Supporting high-contrast themes (XAML)
[This article is for Windows 8.x and Windows Phone 8.x developers writing Windows Runtime apps. If you’re developing for Windows 10, see the latest documentation]
A Windows Runtime app using C++, C#, or Visual Basic supports high-contrast themes by default. If a user has chosen that they want the system to use a high-contrast theme from system settings or accessibility tools, the framework automatically uses colors and style settings that produce a high-contrast layout and rendering for controls and components in the UI.
This default support is based on using the default themes and templates. These themes and templates make references to system colors as resource definitions, and the resource sources change automatically when the system is using a high-contrast mode. However, if you use custom templates, themes, and styles for your control, be careful that you do not disable the built-in support for high contrast. If you use one of the XAML designers for Microsoft Visual Studio for styling, the designer generates a separate, high-contrast theme alongside the primary theme whenever you define a template that is significantly different from the default template. The separate theme dictionaries go into the ThemeDictionaries collection, a dedicated property of a ResourceDictionary element.
For more info on themes and control templates, see Quickstart: Control templates. It's often very informative to look at the XAML resource dictionaries and themes for specific controls and see how the themes are constructed and how they reference resources that are similar but different for each possible high-contrast setting.
Detecting when a high-contrast theme is enabled
A Windows Runtime app can use members of the AccessibilitySettings class to detect the current settings for high-contrast themes. The HighContrast property determines whether a high-contrast theme is currently selected. If HighContrast is set to true, then the next step is to check the value of the HighContrastScheme property to get the name of the high-contrast theme that is used. "High Contrast White" and "High Contrast Black" are typically values for HighContrastScheme that your code should respond to. XAML-defined ResourceDictionary keys can't have spaces, so the keys for these themes in a resource dictionary are typically "HighContrastWhite" and "HighContrastBlack" respectively. You should also have fallback logic for a default high-contrast theme in case the value is some other string. XAML high contrast sample shows the logic for this.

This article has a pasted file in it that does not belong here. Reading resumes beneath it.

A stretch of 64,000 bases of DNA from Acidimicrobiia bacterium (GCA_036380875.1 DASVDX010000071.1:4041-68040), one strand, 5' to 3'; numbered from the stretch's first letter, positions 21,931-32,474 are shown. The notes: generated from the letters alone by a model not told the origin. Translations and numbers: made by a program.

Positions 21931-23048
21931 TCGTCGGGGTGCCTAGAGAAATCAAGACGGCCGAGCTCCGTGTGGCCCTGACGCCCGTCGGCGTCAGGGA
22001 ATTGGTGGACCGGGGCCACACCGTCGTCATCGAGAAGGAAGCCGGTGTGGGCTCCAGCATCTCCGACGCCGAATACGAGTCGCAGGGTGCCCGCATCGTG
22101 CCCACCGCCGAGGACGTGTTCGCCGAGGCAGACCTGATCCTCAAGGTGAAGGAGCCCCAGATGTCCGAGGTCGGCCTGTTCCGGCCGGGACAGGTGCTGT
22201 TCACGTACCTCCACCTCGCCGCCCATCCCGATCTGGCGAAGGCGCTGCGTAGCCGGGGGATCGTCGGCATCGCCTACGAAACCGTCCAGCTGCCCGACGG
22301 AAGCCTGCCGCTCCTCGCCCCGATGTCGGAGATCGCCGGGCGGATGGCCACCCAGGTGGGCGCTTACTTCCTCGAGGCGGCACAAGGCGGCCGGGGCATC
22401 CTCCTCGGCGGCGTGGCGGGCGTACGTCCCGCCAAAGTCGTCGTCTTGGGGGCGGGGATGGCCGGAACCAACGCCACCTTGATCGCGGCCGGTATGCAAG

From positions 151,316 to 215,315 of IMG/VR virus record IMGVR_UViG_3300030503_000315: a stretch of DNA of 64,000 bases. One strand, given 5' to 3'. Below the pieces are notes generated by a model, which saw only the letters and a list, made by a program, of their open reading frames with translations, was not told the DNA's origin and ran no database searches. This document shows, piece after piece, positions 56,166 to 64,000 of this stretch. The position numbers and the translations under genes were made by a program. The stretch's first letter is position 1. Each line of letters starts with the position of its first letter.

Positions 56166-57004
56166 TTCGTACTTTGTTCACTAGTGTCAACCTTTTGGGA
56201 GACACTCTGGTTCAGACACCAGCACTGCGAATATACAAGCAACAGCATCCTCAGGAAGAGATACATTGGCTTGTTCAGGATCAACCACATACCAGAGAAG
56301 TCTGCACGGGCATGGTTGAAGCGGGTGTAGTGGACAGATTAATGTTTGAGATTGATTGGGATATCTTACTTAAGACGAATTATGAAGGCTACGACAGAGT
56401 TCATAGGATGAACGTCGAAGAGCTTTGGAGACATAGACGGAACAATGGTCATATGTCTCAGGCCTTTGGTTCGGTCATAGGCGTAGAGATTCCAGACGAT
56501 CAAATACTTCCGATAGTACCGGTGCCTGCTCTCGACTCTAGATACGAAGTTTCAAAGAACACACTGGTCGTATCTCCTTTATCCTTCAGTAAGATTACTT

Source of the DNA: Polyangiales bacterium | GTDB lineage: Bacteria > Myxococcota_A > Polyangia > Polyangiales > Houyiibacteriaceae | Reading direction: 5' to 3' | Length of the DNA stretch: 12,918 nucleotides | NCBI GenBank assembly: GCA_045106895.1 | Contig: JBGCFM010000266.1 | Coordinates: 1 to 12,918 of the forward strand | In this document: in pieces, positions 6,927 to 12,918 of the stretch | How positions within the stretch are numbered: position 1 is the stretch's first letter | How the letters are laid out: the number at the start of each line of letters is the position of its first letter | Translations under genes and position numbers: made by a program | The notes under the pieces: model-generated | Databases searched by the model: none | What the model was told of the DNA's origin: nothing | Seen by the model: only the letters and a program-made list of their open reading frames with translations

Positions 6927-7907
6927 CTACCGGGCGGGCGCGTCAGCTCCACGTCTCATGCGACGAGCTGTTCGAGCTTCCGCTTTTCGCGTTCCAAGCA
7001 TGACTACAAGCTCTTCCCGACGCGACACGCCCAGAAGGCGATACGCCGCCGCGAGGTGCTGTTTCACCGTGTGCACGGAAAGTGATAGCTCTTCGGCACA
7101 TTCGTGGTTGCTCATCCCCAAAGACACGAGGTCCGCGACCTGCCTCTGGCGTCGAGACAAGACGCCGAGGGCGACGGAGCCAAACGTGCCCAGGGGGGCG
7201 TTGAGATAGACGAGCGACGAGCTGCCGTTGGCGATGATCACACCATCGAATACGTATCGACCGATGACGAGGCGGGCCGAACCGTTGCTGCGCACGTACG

Note Make sure you call the AccessibilitySettings constructor from a scope where the app is initialized and is already displaying content.
Starting with Windows 8.1, apps can switch to using high-contrast resource values while the app is running. This works so long as the resources are requested using the ThemeResource markup extension in the style or template XAML. The default themes (generic.xaml) all use this ThemeResource technique, so you'll get this behavior if you're using default control themes. Custom controls or custom control styling can do this if you've used this ThemeResource resource technique in your custom templates and styles also. However, apps that were built to target Windows 8 do not automatically reload resources while the app is running.
Windows 8 behavior
Windows 8 did not support the ThemeResource markup extension, it is available starting with Windows 8.1. Also, Windows 8 did not support dynamically switching the theme-related resources for a Windows Runtime app. The app had to be restarted in order to pick up the theme change for the XAML templates and styles. This isn't a good user experience, so apps are strongly encouraged to recompile and target Windows 8.1 so that they can use styles with ThemeResource usages and can dynamically switch themes when the user does. Apps that were compiled for Windows 8 but running on Windows 8.1 continue to use the Windows 8 behavior.